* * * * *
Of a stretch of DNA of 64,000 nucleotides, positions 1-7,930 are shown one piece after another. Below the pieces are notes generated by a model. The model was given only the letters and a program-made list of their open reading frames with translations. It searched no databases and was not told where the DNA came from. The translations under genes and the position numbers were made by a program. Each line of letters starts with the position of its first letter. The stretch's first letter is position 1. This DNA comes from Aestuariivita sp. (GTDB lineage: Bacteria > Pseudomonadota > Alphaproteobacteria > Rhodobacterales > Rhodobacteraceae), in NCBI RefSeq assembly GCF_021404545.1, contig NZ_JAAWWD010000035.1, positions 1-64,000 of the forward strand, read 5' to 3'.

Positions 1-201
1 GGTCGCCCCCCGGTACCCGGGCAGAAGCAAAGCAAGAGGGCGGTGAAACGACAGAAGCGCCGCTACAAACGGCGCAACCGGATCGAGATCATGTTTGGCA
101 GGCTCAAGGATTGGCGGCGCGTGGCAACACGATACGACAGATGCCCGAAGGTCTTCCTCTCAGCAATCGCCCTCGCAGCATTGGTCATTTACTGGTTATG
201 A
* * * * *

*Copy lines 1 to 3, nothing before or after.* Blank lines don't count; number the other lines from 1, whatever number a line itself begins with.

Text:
Of a stretch of DNA of 64,000 nucleotides, positions 1-7,930 are shown one piece after another. Below the pieces are notes generated by a model. The model was given only the letters and a program-made list of their open reading frames with translations. It searched no databases and was not told where the DNA came from. The translations under genes and the position numbers were made by a program. Each line of letters starts with the position of its first letter. The stretch's first letter is position 1. This DNA comes from Aestuariivita sp. (GTDB lineage: Bacteria > Pseudomonadota > Alphaproteobacteria > Rhodobacterales > Rhodobacteraceae), in NCBI RefSeq assembly GCF_021404545.1, contig NZ_JAAWWD010000035.1, positions 1-64,000 of the forward strand, read 5' to 3'.

Positions 1-201
1 GGTCGCCCCCCGGTACCCGGGCAGAAGCAAAGCAAGAGGGCGGTGAAACGACAGAAGCGCCGCTACAAACGGCGCAACCGGATCGAGATCATGTTTGGCA